A prepped pantry is well-stocked, organized, and rotated through regularly with three to six months worth of food for the household. A prepped pantry can help a family get through a job loss, financial hardship, supply chain shortages, and rationing on the shelves. Just two years ago, it would seem inconceivable for most Americans that there would be rationing in our grocery stores or empty shelves due to supply chain shortages. However, now that we know this is possible and happening in some places, we must prepare for that by having a prepped pantry. This way, we can purchase items when available and not go without during supply chain shortages or rationing.
When prepping your pantry, focus on the essential foods your family eats regularly. For example, if you consistently eat spaghetti on Friday nights, a very well-prepped pantry would be stocked with 52 meals worth of spaghetti noodles and 52 meals worth of sauce. This would ensure that every Friday for a year, your family can have spaghetti even if there’s no pasta on the shelves. The first task of someone wanting to have a well-prepped pantry is to make a list of all the meals eaten in a one to two-week period. Then multiply that by 13. So to explain it, if you have a whole roast chicken with 1 pound of potatoes and 1 pound of carrots every Saturday, to figure a three-month supply, you would multiply that by 13. That means you would need 13 whole chickens in your freezer, 13 pounds of potatoes, and 13 pounds of carrots. To make them last three months, the carrots should probably be cut, blanched, and frozen for future use.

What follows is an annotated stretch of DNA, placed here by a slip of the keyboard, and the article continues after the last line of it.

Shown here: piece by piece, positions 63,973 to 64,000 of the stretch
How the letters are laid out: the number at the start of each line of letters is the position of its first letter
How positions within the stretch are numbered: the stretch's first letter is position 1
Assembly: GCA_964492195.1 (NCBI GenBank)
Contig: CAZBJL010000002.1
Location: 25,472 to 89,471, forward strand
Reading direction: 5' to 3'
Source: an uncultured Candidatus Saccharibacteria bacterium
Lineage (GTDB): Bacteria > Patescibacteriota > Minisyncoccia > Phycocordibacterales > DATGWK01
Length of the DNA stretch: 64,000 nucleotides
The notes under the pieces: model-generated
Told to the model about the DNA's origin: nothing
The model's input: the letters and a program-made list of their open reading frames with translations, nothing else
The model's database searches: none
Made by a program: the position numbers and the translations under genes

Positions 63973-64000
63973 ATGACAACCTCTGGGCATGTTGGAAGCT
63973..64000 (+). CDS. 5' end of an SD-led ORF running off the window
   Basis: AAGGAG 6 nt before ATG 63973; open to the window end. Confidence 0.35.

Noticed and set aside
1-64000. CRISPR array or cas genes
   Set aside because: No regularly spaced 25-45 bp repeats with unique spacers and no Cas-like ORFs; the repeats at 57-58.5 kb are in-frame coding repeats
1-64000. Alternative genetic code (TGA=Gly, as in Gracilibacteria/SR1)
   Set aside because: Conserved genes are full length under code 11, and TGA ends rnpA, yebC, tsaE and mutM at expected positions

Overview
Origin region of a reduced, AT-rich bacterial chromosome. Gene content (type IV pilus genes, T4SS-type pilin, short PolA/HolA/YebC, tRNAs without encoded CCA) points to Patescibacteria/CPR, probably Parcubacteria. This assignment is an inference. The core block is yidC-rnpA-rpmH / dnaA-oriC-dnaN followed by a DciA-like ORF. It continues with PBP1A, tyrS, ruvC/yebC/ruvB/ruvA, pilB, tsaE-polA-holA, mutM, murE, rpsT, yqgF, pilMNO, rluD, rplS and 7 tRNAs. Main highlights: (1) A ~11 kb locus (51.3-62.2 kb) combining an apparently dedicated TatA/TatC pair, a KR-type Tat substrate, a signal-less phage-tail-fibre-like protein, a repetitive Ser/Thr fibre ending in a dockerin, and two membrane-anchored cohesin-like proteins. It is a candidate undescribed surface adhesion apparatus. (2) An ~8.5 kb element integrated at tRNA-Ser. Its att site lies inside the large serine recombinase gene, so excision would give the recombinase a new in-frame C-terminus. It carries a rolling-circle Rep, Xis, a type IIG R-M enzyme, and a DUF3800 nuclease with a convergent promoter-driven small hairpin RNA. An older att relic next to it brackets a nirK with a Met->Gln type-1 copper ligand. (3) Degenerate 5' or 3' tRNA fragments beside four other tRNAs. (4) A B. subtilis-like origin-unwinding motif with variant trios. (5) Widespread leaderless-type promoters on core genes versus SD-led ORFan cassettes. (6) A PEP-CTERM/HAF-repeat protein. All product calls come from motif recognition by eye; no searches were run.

You can do this with every meal you make and have a three-month supply of food. Another way to prep your pantry is to use more dry grains and beans in your cooking regularly and store those in large quantities. Our house, in particular, had a menu based on this sort of prepped pantry. We stored oatmeal, rice, Pinto beans, soybeans, lentils, kidney beans, jars of tomato sauce, cornmeal, powdered milk, molasses, sugar, salt, pasta, and vinegar. From this, I was capable of making oatmeal every morning for the children, Pinto beans and cornbread for lunch, and some rice-based stir fry for dinner. Typically for dinner, I would go out into the garden and collect whatever we had on hand, plus eggs from our chickens, and add them together to make a stir fry. The soybeans were helpful as I could make soy milk and tofu from them when we ran out of milk and meat. At any given time, we had 50 pounds of the above-dried goods. Shopping only had to occur every six months.
There is another more straightforward way to prep for food storage that doesn’t require rotation, changing your diet, or a lot of meal planning. The method is to buy freeze-dried vacuum-sealed cans of food from places like Be Prepared or Augusta farms. These items have a 10 to 25-year shelf life, so you can stack them in the back of the closet until they’re needed. Then, when you open them, write the date they were opened because most expire within a year.
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